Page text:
‘Like’ and ‘Share’ are the new guns and tanks

We need to step up our efforts, at least in the European Union where our voice can be influential so that real solutions can be found

At the start of World War Two, the Morse code was seen as an advanced communications system in the battlefield. By the end of the war, technology was already in place that could work through very complicated mathematical computations with the aim of camouflaging communication, rendering it accessible only to the intended recipient in battle.

That gruesome war, fought in the fields, the sea and the air, became increasingly reliant on fledgling computer warfare. If you had to fast-forward 50 years from then, war and power continued to be perceived in terms of securing, occupying and gaining territory. But things are changing. Power is taking a new form – and rather than a thirst for territory and imposition of authority, power is now taking shape in a completely new form that we’ve only just started to understand: mass online influence, fuelled by the affordances of big data.

Since time immemorial, influence has been synonymous with power. Courtiers were deemed powerful figures because their advice could influence the decision of the prince or king. But mass influence works differently – it is the ability of one entity or individual to influence a huge number of people. And it can be abused – to devastating effect.

We now live in the age of mass influence. I’m not talking about a celebrity influencer on Instagram trying to convince you to buy skin cream. Think of organisations being able to influence you through tacit messaging, camouflaged communication processes and sponsored posts that morph seemingly innocuously online – on your Facebook timeline, for instance. The American scholar Shoshana Zuboff positions Internet giants like Google and Facebook within a surveillance capitalism framework. This works by providing free services to billions of people, enabling the providers of those services to monitor the behaviour of those users in detail – often without their explicit consent – and then monetising such behaviour to those organisations prepared to pay for the data.

When the online influence process is weaponised, it can be as powerful in its ability to reach its aims as much as bombs, guns and tanks. The fact that we have not yet fully understood the mechanics and dynamics of what constitutes online influence and power makes it even more dangerous.

In many societies around us, including ours, we have left important elements such as critical thinking and digital literacy out of the priority list in our education system, and this has gone on for decades. Now this vulnerability is exposed, more than ever, by the prospect of mass influence on social media, especially the nefarious kind.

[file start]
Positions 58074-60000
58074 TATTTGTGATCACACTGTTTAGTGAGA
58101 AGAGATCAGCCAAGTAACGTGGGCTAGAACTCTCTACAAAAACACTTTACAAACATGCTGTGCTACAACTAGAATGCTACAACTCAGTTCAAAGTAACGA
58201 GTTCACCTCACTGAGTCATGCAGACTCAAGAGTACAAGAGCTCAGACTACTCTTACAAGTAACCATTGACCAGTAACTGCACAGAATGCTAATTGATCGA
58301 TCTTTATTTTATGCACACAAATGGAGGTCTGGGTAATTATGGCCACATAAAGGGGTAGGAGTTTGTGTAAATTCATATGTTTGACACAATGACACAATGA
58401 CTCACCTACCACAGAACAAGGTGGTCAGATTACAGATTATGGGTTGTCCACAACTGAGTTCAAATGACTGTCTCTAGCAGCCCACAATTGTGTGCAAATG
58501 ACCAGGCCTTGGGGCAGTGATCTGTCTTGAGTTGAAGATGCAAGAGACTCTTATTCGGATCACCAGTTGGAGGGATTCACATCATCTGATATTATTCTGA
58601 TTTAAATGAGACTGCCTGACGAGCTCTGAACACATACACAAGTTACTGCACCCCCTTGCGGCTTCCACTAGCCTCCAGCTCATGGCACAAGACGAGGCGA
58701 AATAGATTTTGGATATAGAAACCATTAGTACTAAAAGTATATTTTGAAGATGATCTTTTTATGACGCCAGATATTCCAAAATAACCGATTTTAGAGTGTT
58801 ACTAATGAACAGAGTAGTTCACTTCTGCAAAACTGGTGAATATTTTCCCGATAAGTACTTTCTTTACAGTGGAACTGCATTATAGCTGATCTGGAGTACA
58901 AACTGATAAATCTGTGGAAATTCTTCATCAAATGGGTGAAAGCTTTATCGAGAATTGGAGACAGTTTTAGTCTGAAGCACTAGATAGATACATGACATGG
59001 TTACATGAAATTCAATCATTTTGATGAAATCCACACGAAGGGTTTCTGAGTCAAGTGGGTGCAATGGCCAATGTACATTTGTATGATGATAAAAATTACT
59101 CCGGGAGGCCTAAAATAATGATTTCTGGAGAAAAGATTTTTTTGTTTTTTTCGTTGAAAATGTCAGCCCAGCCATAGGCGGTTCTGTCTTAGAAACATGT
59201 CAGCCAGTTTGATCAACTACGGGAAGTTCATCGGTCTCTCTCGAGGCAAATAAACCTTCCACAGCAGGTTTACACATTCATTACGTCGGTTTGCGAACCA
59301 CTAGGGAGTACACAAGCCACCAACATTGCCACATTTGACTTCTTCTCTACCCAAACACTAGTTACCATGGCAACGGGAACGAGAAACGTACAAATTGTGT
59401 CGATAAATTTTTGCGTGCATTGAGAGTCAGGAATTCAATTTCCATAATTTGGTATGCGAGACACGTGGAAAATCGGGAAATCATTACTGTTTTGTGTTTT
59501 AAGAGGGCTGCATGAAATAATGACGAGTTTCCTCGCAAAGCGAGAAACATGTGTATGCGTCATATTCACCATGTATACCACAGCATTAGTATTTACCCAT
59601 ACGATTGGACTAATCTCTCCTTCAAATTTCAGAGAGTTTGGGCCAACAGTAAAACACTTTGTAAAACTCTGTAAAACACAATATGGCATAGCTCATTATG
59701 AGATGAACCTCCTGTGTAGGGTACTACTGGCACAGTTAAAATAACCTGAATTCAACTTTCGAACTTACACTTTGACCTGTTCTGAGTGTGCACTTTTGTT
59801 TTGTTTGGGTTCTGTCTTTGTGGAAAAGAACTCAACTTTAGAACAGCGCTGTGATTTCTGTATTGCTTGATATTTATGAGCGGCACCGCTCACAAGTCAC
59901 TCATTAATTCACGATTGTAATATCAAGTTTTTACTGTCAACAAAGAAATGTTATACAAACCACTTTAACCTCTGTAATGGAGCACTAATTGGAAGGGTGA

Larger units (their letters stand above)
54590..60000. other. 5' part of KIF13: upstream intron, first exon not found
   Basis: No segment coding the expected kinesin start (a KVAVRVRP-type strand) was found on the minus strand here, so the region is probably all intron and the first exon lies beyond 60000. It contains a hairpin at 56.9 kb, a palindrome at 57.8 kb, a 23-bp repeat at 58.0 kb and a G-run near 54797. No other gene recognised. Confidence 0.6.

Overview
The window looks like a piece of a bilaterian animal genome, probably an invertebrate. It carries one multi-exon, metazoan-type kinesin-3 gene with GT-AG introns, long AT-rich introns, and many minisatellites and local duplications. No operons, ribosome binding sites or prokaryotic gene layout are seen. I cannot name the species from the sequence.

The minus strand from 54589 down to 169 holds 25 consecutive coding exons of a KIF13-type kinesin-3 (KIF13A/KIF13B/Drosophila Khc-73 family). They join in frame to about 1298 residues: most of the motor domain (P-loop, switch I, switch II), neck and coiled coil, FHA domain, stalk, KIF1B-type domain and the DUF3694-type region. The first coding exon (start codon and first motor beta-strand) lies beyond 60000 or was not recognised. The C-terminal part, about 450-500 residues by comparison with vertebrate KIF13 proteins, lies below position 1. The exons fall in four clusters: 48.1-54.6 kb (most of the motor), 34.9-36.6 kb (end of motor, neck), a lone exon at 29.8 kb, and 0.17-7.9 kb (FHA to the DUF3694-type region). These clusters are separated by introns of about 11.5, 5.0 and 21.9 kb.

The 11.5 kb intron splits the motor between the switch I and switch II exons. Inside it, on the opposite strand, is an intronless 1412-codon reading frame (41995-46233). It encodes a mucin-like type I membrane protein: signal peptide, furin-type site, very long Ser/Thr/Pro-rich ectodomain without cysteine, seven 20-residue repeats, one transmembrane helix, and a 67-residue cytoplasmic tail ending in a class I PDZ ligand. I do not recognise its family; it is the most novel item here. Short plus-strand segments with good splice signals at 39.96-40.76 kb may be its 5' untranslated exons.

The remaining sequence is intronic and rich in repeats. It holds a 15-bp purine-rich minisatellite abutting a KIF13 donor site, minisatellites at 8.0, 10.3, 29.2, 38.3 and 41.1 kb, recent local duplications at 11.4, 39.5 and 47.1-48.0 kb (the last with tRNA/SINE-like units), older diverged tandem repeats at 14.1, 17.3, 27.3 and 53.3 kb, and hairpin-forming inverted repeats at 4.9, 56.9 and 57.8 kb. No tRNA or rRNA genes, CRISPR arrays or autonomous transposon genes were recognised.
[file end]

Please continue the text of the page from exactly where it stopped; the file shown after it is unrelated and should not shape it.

Social media organisations respond by assuring us that they are spending millions of dollars to better combat governments and political groups using their platforms to spread false and misleading information. Last week, Mark Zuckerberg said Facebook employed 35,000 people to review online content and implement security measures. Yet many doubt that the unilateral checks and balances in place by platforms are enough to diminish the risk of political weaponisation: large sums of money are still being invested to spread lies and fake news and destroy reputations. The emergence of technologies such as artificial intelligence might promise new ways of mitigating known risks: they may also make the situation worse. In the immediate future, the only option available to mitigate the significant risks is the regulation of social media platforms. And there simply is no appetite for this, especially beyond Europe.

We are no longer within the remit of one or two growth hackers going a bit off the chart – the process has been industrialised. Organisations with thousands of people are part of this whole process aimed at distorting facts and raising doubt when there should reasonably be none.

I am not exaggerating when I consider the online space to be the new theatre of influence and power, with the physical infrastructure of the battlefield replaced by algorithms and big data.

We need to step up our efforts, at least in the European Union where our voice can be influential, so that real solutions can be found. This may also mean limiting some online practices of influential Silicon Valley social media platforms. We need to take stock, and reflect on what is happening. In the last decade we’ve seen the reality that there are banks which are too big to fail. In this decade we are facing the reality of platforms too big to be left to their own devices.

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